Star Trek Beyond’s troubled development
Then they announced Star Trek Beyond. I was infinitely less excited, but I felt with Abrams moving to make Star Wars, Damon Lindelof moving to make his new TV show, and Orci (an actual Trek fan) moving to the directors chair that things were looking up. They would have to prove themselves to me, but I was willing to. After all, there have been bad Trek movies and that didn’t kill me (or the franchise) before.
Then Orci was removed from the directors chair (he’s been moved to producer). Simon Pegg was brought in to write a new script because the old one was “too Star Trek-y” and that the studio wanted it to be more like the Avengers, a fun “brightly colored” movie populated by Trek characters. Justin Lin, who had been brought on as director by that point, went out on damage control to talk about his love of Trek and being a lifelong trekkie. Though I don’t want to call him a liar, it felt a little bit odd to come out and talk about his personal Trek experiences AFTER Pegg ran his mouth about the script shakeup.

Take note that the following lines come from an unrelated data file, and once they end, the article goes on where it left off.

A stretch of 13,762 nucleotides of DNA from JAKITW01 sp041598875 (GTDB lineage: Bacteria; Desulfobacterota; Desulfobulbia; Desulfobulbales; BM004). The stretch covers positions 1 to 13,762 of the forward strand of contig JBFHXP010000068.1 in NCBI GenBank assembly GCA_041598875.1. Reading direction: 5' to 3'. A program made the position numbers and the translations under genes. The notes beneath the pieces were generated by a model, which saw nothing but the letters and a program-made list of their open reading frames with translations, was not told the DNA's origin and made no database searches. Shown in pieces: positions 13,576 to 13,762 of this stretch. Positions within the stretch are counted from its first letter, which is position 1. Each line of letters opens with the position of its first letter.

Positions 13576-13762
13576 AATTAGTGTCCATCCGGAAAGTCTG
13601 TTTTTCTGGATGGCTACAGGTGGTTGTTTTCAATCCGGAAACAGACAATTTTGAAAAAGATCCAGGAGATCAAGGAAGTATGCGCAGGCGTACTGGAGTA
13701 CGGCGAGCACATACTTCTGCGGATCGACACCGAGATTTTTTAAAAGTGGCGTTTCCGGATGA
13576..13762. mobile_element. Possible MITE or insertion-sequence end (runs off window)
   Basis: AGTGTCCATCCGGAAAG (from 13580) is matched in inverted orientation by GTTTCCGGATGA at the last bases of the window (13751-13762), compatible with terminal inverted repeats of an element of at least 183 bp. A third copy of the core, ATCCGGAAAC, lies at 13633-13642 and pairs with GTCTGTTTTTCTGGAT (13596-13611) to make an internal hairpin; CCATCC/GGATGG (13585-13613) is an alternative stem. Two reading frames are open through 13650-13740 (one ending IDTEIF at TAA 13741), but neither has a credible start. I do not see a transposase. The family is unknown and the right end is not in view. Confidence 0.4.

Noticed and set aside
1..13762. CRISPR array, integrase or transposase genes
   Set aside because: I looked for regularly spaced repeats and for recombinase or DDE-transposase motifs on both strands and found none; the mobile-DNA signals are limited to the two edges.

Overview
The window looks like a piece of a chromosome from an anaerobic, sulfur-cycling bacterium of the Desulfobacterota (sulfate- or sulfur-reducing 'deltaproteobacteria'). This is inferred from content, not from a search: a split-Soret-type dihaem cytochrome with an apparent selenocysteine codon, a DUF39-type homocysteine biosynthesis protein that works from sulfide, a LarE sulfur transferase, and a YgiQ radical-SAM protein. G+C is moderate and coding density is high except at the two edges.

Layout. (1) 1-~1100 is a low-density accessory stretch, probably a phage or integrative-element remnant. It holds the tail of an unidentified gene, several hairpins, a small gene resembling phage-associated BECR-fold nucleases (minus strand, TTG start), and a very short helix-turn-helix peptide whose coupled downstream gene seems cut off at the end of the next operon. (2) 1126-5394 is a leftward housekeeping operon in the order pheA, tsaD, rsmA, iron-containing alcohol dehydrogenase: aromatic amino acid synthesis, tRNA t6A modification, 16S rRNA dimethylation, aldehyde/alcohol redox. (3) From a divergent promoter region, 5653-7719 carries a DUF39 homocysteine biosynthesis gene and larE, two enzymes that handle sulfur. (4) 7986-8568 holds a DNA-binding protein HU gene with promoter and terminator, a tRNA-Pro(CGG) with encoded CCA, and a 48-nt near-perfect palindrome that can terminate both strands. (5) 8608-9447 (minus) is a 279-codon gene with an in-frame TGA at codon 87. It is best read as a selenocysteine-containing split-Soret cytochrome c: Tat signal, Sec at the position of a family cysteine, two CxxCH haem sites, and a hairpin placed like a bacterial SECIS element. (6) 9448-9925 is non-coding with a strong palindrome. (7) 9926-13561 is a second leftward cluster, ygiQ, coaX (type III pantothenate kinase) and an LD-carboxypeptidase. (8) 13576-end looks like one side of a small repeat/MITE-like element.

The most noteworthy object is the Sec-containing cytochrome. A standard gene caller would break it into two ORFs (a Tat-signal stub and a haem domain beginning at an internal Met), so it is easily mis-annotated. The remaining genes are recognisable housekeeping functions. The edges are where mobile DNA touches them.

All this is to say, these movies have not been made with love of the franchise in mind. It seems that the studio is looking to make their own Marvel success story in this age where nerds can wear their love on their sleeves (and are guaranteed to spend their money), but Trek has never been about money. It has been about the love of a concept of adventure and infinite diversity in infinite combinations. Wrath of Khan was made on $11 million. Trek has made money, sure, but as a low budget success telling serious stories in a fun way.